Porting drivers to Digilent Max32

Porting drivers to Digilent Max32

Postby scott2 » Wed Dec 05, 2012 11:01 pm

Hey guest,

Right now I'm working on porting the drivers to the Digilent Max32 - their Arduino Mega competitor, which is 80MHz, 128K Ram, 512K Flash (Sweet, eh?). Unfortunately for me, it's PIC-based (so I can only roughly follow the Arduino/Maple drivers as an example).

So far I've gotten the the board to configure the codec chip over i2c, and am now working on setting up the timer-interrupts. I have some questions (and may continue to have some more as I get through this thing):

1) I'm not quite clear on this, but SPI on the Max32/Arduino (not the shield) acting as a slave or master?
2) For the timer, the idea is that the codec-shield feeds it's clock output to the Max32/Arduino's timer input pin, so the external clock is used to generate the interrupt for calling the SPI data-transfer function, right?
3) How did you decide the SPI clock-speed? I have it set to 8MHz like the Arduino at the moment, even though this board operates at 80MHz. Not sure if that matters.
4) As a next step, I'm guessing I should look at the getting the codec-shield to be able to generate timer-interrupts on the board/Max32/arduino, right?
5) Do you have any tips for debugging/developing the drivers given that I now have access to a logic analyzer? Aside from the clock/i2c/spi lines, are there any other internal registers I should be writing to gpios for debug?
6) What sort of timing issues were you looking for when you needed to make the NOP calls on for the maple driver?

Sorry about the barrage of questions - any help appreciated!
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Re: Porting drivers to Digilent Max32

Postby guest » Thu Dec 06, 2012 5:18 am

wow, do you ever sleep?

1. the microcontroller should be setup as spi master.
2. correct, the every n clock cycles the microcontroller transfers data
3. spi clock speed was a tricky one. on the arduino, 8MHz is as fast as it could go. i found that there were a bunch of tradeoffs for clean data transfer, and getting the ss pulse just right (which is a function of clock speed). im not sure it can go too much faster, as the level shifter has a finite bandwidth, and there is a series resistor to cut down on the line ringing. it can probably go to 20MHz. slower is better for noise, but takes more processing time to handle the data transfer.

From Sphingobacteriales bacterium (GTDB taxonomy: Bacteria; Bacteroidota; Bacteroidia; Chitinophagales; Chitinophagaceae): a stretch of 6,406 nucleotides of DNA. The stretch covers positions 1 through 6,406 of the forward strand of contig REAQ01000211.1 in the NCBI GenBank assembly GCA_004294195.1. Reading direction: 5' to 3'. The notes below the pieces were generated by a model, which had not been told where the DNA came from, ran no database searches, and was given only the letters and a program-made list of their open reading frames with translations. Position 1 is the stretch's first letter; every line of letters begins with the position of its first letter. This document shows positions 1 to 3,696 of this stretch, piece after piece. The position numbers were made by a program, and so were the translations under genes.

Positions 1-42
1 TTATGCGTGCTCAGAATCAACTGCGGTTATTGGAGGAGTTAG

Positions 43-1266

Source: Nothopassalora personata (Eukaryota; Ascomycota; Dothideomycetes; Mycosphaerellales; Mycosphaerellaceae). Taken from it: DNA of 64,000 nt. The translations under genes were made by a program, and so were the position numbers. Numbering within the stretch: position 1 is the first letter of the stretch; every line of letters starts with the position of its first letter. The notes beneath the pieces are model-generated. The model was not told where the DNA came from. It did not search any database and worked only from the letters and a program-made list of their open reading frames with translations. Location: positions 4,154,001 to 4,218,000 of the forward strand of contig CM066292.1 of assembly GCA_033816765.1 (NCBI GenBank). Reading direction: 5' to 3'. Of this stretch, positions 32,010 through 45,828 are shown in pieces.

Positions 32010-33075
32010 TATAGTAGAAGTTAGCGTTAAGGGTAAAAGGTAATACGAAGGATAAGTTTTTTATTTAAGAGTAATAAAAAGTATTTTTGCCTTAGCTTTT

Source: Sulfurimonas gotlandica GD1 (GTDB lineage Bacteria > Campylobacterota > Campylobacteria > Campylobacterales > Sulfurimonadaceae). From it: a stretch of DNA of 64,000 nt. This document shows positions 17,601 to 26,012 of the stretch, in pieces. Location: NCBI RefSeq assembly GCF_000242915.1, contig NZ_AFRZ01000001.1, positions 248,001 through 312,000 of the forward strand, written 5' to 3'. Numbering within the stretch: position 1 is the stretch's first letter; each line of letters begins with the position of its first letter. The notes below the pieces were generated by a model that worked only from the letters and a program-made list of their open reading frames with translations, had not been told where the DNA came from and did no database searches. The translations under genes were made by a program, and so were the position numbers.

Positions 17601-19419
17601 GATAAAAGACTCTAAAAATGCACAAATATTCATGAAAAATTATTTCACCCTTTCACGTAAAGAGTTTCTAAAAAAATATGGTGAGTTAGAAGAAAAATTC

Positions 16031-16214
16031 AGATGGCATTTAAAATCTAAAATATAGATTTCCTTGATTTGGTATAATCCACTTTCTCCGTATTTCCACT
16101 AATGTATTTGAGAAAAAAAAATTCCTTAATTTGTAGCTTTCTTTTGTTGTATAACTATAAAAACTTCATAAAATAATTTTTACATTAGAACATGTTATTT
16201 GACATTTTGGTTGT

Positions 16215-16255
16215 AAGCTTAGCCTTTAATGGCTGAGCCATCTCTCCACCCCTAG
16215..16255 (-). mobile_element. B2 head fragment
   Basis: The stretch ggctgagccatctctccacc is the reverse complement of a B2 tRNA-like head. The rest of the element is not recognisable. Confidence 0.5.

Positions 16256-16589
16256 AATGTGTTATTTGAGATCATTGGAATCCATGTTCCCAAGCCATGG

4. yes, get some random io pin to toggle with the interrupt, and make sure its happening at a consistent rate.
5./6. the main thing that will help here is an osciloscope. the spi is being hacked to replicate the wierd data protocol that the codec demands. look at figure 30 of the wm8731 datasheet. it shows a small pulse on the ss line right at the beginning of data transfer. this is the key to getting it to work right. you can pause data transfer after this, and it doesnt care, but if that pulse doesnt happen at the right time, it ignores everything. the start of pulse isnt too critical, but the falling edge of the pulse must coincide with the falling edge of the first spi clock pulse. for the arduino, it just so happened that toggling the pin made this exactly aligned, but with the maple i had to throw a few nops in there to get it at the right point.

how wide is the spi data register on the max32? it would be handy if it was 32 bits, that way you could transfer all of the data in one pass.
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Re: Porting drivers to Digilent Max32

Postby scott2 » Thu Dec 06, 2012 11:24 am

Thanks for all of the answers!

Re~SPI:
(1) Yes - it turns out the PIC32 has a 32 bit SPI data-register. So this means I should be able to grab the L+R samples in one go, right?
(2) the SPI also has an interrupt vector (and unrelatedly also supports some sort of audio codec mode.......). Should I be looking to have the SPI generate the interrupt? Or still go with using an the external clock driving the timer-counter to interrupt.